Cabin Fever Gardening: Seven Cures for a Gardener's Winter Blues


 

Cabin Fever Gardening
Seven sure-cures for the winter blues

By Marion Owen, Fearless Weeder for PlanTea, Inc. and
Co-author of Chicken Soup for the Gardener's Soul


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It's winter up North. The sun takes its sweet time getting up in the morning and goes to bed far too early at night. On one particularly gray, snowy afternoon a friend called from southern California.

"The lemons are so sweet right now," she taunted, "you can eat 'em like oranges!"

That was a low blow. People who move North from places like Florida or Mexico in search of clean air and wide open spaces don't understand Cabin Fever. Until winter rolls around. Then, all bets are off. It isn't the ice and snow, because their presence actually brightens things up, or the wind, or even that weird feeling when your nose hairs freeze.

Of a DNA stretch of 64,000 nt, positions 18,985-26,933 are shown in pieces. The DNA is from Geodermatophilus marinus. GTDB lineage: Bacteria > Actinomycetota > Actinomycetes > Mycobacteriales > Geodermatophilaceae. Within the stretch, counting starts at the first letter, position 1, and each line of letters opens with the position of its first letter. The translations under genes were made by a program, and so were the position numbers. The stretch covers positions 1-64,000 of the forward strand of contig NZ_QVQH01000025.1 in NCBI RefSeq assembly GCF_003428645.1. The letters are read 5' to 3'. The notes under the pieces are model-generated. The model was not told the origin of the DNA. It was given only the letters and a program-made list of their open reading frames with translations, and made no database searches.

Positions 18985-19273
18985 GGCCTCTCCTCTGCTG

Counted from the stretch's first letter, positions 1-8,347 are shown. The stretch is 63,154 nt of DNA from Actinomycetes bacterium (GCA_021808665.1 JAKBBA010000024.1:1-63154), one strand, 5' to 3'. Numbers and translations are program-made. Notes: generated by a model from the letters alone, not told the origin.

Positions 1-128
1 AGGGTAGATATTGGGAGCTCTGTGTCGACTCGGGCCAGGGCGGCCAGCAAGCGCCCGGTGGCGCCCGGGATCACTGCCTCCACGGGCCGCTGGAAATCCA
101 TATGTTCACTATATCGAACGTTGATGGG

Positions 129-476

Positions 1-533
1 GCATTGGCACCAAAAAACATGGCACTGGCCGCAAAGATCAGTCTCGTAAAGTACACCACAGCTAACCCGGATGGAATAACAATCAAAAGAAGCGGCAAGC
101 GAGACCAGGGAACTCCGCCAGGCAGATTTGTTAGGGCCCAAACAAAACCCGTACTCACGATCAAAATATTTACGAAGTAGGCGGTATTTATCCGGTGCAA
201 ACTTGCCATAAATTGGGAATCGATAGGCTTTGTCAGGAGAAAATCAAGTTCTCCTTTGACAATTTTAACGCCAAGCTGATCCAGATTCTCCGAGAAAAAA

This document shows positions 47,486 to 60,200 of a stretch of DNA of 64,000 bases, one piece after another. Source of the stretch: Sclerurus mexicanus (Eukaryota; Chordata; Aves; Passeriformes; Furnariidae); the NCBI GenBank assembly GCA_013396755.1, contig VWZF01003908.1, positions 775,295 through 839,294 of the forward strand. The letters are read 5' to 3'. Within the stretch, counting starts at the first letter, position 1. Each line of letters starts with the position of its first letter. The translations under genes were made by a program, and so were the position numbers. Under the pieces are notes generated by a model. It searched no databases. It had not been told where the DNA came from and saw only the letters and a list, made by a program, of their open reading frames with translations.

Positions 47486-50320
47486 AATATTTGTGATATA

No, it's the lack of light and green, growing things. The trees have been bare for weeks and the sun scrapes along at treetop level. You linger at magazine ads showing beaches lined with palm trees and you watch reruns of Flipper. It's the season when nothing grows but dust bunnies or whatever's inside that odd jar in the back of the fridge.

northern gardening


Folks that live above the 47th parallel understand these things. You've started ordering seeds, even though it's a little early to start them. You've trained binoculars toward the garden spots where you planted tulips last fall so you can catch that first, brave shoot. And you've taped clippings from seed catalogs on your bathroom mirror to help remind you that there's life beyond white snow and brown ground. Spring might be a short ways off, but mid-winter can a tough season to wait out.